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|Monrovia’s Demolition Victims Threaten Protests in Front of International Visitors||| Print ||
|Written by Massa F. Kanneh FPA STAFF Writer; 0886848625|
|Monday, 28 January 2013 22:27|
Monrovia - Outraged citizens who had their homes demolished ahead of this week’s High Level Panel Meeting in Monrovia are threatening to demonstrate during the meetings.
Fatu Nenne, one of the residents of the 24th Street area who had her house razed by the government through the Monrovia’s city corporation on Jan. 23, 2013, said her home was not among the dilapidated structures in the area.
“Our house was not a makeshift structure,” Nenne said. “This property we were occupying was a private one.”
Nenne said she received no warning before the demolition, and she and her family lost their household goods.
“Our properties were left in the house - they broke it down, we did not take anything,” she said.
Residents said after the government destroyed the homes last week, President Ellen Johnson Sirleaf came asking them to clean up the site.
The residents added that the President had also asked them to bring their deeds to the Ministry of Land and Mines to authenticate any claims they may have. Angry resident Kassia Kamara said the people should not be asked to clean the area after their homes were demolished.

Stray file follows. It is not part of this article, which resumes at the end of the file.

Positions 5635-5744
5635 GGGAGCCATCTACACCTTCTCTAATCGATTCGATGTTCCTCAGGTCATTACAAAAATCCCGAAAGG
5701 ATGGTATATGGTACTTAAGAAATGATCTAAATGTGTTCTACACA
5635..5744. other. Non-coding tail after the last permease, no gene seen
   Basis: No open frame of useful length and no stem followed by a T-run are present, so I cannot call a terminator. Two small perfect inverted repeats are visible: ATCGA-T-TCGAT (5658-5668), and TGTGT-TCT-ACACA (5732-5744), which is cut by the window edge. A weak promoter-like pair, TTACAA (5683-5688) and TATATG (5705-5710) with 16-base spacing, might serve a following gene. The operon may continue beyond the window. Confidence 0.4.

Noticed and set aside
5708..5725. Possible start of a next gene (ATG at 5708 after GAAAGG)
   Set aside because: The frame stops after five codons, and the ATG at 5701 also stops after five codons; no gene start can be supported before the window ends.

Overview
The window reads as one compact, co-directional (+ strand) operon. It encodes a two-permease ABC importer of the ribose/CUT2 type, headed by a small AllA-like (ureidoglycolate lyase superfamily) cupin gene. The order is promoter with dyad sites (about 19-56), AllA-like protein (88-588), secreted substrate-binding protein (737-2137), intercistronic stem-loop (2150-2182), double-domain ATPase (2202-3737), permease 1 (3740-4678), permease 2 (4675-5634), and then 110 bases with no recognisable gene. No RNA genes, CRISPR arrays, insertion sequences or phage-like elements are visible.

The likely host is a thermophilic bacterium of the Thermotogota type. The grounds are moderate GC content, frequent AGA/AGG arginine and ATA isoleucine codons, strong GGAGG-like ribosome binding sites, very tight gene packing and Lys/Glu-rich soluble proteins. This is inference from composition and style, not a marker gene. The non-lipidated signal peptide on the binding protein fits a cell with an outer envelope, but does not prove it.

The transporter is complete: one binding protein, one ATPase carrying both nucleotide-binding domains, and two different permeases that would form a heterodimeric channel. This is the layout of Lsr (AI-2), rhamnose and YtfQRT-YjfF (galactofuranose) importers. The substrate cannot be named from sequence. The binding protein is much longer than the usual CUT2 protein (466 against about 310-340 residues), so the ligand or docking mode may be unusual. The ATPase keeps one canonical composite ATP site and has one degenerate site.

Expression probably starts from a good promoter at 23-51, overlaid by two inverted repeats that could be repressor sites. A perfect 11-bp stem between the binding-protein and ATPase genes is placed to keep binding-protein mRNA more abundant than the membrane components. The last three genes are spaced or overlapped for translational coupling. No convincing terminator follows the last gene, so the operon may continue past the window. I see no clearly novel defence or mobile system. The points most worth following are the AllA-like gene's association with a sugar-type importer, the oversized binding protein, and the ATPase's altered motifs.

“I don’t think the people should clean the place. The people that were living here should be given money to find a [new] place. The machine they used to break the place they should use the same thing to clean the place,” said Kamara, a high school student.
Although Monrovia Mayor Mary Broh told residents the demolition came via executive order, Pres. Sirleaf claimed not to have known that the destruction was going to happen, Kamara said.
“I don’t believe it,” he said. “Just because some of the boys have said they will demonstrate when her guests arrive, I think that’s the reason why she came here.”
The government has so far exhibited a lukewarm reaction.
President Sirleaf told a gathering in Monrovia last weekend that her administration will not stop individuals or institutions desiring to express their grievances through protest, indicating that demonstration is a good democratic practice for Liberia, but it needs to be carried out peacefully and under the law.
The President said that Liberia is undergoing a democratic transformation and the expression of opposing views on major national issues is essential to strengthening the country’s democratic process.
|Last Updated on Tuesday, 29 January 2013 03:52|